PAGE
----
In mid-March Pastor Rob approached me for some work the church needed done to complete some new church pews being installed.  The church was going to move two pews from another room and have them installed into the back of the church.  These pews didn’t have bible holders, and the back pews that currently existed did not have bible holders.  This left, all told, 12 new bible holders that needed to be made, and he asked me if I’d be able to do that.  I was honored that he trusted me to do that, but a bit worried about modifying something so public, and in the church no less.  Drilling holes in God’s House was daunting, but I took the job without hesitation.

I started by removing one of the existing bible holders and taking it home to make a plan and match the stain.  I had some difficulty matching the stain, so after inquiring found out the manufacturer (Sauder) of the original bible holders and looked them up to see what “color” they called this.  Well, I found a price book for their products that listed out all of the options, stains, etc, but this didn’t help.  It contained the item numbers and dimensions though:

Sauder Catalog, Item 308-0378, Bookrack, 4-Book
Sauder Catalog, Item 308-0378, Bookrack, 4-Book


Sauder Catalog, Item 313-0007, Insert Card & Pencil Holder
Sauder Catalog, Item 313-0007, Insert Card & Pencil Holder

I did some test stains on some oak, took them into the church and asked for a few people’s opinions…. after  a few runs I found one that was a fairly close that Pastor approved.


When it comes to woodworking I have a tendency to build on the fly.  I keep a parts list in my head, which is probably not the best way to do things.  In this case I needed to write everything out because I needed to make sure each piece was the same size from book rack to book rack.  I wanted each piece to be interchangable, so that I could make a few extra pieces and swap out “bad” items, or pieces that I might make a mistake on.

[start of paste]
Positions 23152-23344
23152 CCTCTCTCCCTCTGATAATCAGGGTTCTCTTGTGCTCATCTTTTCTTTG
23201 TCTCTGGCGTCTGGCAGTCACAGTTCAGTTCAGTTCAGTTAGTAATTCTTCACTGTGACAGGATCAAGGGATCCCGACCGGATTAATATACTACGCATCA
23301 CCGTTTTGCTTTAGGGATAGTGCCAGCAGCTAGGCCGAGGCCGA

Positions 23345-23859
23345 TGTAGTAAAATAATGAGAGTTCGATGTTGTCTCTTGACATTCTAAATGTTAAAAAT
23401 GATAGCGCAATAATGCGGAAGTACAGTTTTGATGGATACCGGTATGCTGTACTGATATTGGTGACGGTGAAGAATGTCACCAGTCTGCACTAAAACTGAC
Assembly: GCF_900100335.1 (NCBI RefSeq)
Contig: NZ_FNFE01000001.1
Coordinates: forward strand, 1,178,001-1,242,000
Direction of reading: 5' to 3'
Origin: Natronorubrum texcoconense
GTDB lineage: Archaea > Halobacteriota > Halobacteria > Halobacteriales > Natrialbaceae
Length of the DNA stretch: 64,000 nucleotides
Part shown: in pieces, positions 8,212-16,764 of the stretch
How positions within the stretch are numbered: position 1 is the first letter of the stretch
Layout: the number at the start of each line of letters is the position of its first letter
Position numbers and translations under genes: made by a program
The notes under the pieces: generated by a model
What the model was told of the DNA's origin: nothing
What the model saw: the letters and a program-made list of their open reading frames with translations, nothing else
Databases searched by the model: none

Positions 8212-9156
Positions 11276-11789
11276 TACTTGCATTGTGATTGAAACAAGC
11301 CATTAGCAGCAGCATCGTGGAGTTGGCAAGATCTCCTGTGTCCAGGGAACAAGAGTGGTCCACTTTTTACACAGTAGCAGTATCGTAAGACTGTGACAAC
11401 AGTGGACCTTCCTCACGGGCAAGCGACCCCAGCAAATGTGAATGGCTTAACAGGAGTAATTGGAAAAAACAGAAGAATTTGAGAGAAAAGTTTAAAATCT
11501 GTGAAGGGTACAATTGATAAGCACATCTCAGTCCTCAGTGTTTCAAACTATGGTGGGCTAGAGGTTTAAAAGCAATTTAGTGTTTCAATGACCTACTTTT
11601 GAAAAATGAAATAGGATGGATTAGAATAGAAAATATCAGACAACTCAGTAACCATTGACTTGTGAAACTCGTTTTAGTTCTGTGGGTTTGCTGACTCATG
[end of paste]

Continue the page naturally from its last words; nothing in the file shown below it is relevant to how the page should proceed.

Dimensions/Stock List

(I never filled this in…. sorry….)

Book Rack Ends

  1. Cut the stock to width.  Easy enough to make each piece the same length;
    1. Run one side through the jointer
    2. Use that side against the fence to cut to width on the table saw.
  2. Cut the stock to lengthThere are a couple of ways to make sure stocks is the same length.  I prefer just clamping a stop (scrap piece of wood) onto the cut-off saw.  In the picture below you can see the stack of side blanks.  I needed 26 of these to create the book racks needed, but I cut 30 in case of other issues down the line.
    Cutting Book Rack Sides
    Cutting Book Rack Sides

Ending of this post…

Ok, so, I started this post three years ago.  I… wasn’t in a mindset to finish the post, but I did finish the bible holders.  Here are some process and ending pictures.  (nope, not in order… but hey… if you have questions, comment. 🙂  )

Sanding jig for the sides…IMG_1849
Below is the setup for the keyhole jig on the back, which is used to connect to the pews.

the backs of the bible holders…


one set….


The dados on the inside of each side of each bible holder…


Built, but not yet stained…


I used a jig to center them all on the back of the pews… kept this jig for years, eventually burned it in the firepit in the back I believe… 🙂


Attaching them to the pews…  Notice the felt I added to the bottom, so when people put bibles in them they didn’t “thud”  🙂

The final tack to hold the cards and pencils…


The finished look!  Can’t tell the difference between these and the originals.



The Robertson/Otto Family tree information and vineyard pages will be updated sometime next year when things slow down.  With everything going on we’ve put all of it on hold.  Sorry for the delay.  May God bless you and be with you this holiday season.